Wine in the Time of Covid
Jane Masters MW is Opimian’s Master of Wine
Covid-19 has turned lives and livelihoods upside down. Countries have been in varying degrees of lockdown. Shops selling essential items are open with social distancing measures in place, and online shopping cannot keep up with demand. In most cases restaurants and bars, which usually represent a large proportion of wine sales, are shut.
Nature cannot be put on hold. At the start of lockdown, the Southern Hemisphere was in harvest mode with grapes being picked in Australia, New Zealand, Chile, Argentina and South Africa. Although social distancing measures were imposed, the impact on grapes and wine production has been limited. In the Northern Hemisphere, the growing cycle proceeds with vineyards sprouting and the usual concerns about spring frosts. The workforce is reduced as workers stay at home to look after children or to self-isolate. Lockdown has severely restricted transport and wine shipments from regions such as northern Italy.
More wine is being bought for home consumption and online wine sales have grown. For online businesses, the difficulty has been in accommodating the increased numbers without crashing their websites. However, this increase in home consumption in no way compensates for sales lost from closed restaurants and bars. The International Organisation of Vine and Wine (OIV) estimated that the impact on sales of European wines could lead to a 50% reduction in revenues this year. The average price paid by consumers for a bottle of wine has decreased—probably due to people concerned about their finances and being more careful with their spending. Wine businesses and vineyards will be affected by reductions in turnover, margins and profit.
The financial impact on wineries will vary depending on their customer base. Those heavily dependent on the restaurant trade and/or cellar door sales will suffer most. I heard of one French winery that had not sold a single bottle in over a month. Wineries that have distribution through alternative channels are in a stronger position. That is, unless a government bans all sales of alcohol, as is the case in South Africa. At the time of writing, not only are South African wineries contending with harvest and social distancing, no wine sales are permitted, either at home or abroad. No sales means no revenue and no cash flow, making it difficult to pay overhead and staff, potentially leading to layoffs. This in a country where unemployment and poverty are already high and where there is no welfare security net. Many live in cramped township conditions where social distancing is nigh on impossible. It’s no wonder there have been some incidences of looting in Cape Town.
The lockdown is having a positive impact on the environment, with lower pollution levels leading to cleaner, better quality air and water in many places. This means that for the first time in 30 years the Himalayas can be seen from 100 miles away; in Venice the water is crystal clear and fish are seen swimming around; and birdsong and clear blue skies have been noted in London. This is evidence of the negative impact humanity inflicts on a daily basis on the environment, as well as on human health and well-being. Recent reports show a correlation between air pollution and the regions with the highest incidences of deaths from Covid-19.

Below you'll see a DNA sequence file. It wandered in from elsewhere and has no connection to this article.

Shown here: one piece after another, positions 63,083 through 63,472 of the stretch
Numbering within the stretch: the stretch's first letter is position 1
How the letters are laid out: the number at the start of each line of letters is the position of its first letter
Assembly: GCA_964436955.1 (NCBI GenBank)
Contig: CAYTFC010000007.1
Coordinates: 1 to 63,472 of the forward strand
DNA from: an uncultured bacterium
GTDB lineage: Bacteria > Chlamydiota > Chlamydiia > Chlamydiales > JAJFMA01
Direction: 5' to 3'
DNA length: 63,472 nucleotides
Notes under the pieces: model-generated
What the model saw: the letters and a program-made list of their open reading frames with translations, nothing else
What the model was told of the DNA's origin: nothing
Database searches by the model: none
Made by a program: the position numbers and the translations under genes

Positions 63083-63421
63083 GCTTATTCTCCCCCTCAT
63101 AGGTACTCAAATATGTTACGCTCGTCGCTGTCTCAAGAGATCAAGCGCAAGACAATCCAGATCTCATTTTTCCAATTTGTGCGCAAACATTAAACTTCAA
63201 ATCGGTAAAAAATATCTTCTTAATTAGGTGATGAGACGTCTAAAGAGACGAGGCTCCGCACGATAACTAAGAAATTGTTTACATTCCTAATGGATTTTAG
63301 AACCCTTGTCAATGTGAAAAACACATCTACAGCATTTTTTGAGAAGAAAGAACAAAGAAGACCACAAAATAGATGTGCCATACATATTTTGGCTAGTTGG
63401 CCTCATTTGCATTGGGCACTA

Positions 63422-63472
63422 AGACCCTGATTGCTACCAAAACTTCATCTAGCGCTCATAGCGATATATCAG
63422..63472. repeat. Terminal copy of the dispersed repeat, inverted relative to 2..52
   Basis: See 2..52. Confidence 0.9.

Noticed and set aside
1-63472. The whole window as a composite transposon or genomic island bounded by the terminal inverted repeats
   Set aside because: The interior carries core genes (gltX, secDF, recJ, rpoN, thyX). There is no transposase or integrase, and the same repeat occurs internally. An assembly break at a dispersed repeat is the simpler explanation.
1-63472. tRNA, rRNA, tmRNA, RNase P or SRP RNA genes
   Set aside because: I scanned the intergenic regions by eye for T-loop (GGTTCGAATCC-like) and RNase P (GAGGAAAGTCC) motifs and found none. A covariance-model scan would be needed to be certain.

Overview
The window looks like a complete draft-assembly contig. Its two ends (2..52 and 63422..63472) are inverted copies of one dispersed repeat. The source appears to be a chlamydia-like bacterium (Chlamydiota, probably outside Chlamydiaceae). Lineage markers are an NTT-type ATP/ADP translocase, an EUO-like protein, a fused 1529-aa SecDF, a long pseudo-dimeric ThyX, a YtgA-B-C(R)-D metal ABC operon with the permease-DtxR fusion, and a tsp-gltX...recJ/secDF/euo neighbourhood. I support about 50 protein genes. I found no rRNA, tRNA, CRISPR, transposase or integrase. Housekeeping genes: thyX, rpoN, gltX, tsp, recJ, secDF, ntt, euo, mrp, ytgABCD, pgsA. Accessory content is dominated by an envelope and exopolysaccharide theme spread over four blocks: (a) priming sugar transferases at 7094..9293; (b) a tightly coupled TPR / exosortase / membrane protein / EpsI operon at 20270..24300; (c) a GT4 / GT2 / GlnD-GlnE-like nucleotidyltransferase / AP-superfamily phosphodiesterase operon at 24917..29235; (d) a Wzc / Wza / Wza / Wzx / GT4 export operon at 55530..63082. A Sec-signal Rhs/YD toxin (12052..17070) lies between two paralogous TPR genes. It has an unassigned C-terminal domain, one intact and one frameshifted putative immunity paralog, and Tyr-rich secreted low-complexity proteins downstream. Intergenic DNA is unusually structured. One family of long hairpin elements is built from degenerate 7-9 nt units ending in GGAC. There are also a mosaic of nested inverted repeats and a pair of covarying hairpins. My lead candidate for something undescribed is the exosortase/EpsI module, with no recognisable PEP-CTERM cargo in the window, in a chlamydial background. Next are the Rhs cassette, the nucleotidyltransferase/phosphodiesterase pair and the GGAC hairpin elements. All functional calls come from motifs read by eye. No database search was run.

There remains a huge amount of uncertainty about when lockdowns will be lifted in various areas and on what terms. When it does, will recent trends in shopping habits become ingrained or will we revert? When restaurants and bars reopen, there is likely to be some measure of social distancing leading to fewer customers. How many venues can make a profit with half the number of customers? Even when “normalcy” returns, we will not drink all the wine that was not consumed during lockdown. This business is lost and there will be a glut of wine. Some consumers will remain cautious about going out once lockdowns are over, while others are planning on living life to the fullest once allowed. If there is a world recession, then customers that do go out are likely to be more careful with their money—all leading to reduced trade.
Wine has brought communities together for millennia. Wine provides valuable jobs and contributes to the culture and economy in regions where it is made. In France alone there are 85,000 vignerons (winemakers). For many of us, wine is an important part of a lifestyle that improves our quality of life. For me, having a cellar of wines to drink has certainly made the lockdown easier! Online interactions, virtual tastings and wine events have mushroomed during Covid-19, so I know I am not the only one.
My wish is that for millennia to come, delicious, high-quality wines will continue to be made and enjoyed around the world, and that these wines will be made sustainably. In the short term, times will be hard, and some wine producers and companies may disappear. But wine producers tend to be a pretty resilient lot, used to dealing with what Mother Nature throws at them. As wine drinkers, we can support them as they grapple with the current situation, apply environmental lessons learnt and address longer-term existential issues due to climate change by enjoying a regular tipple.
To read personal messages from our producers on how they have been dealing with COVID-19, please click here.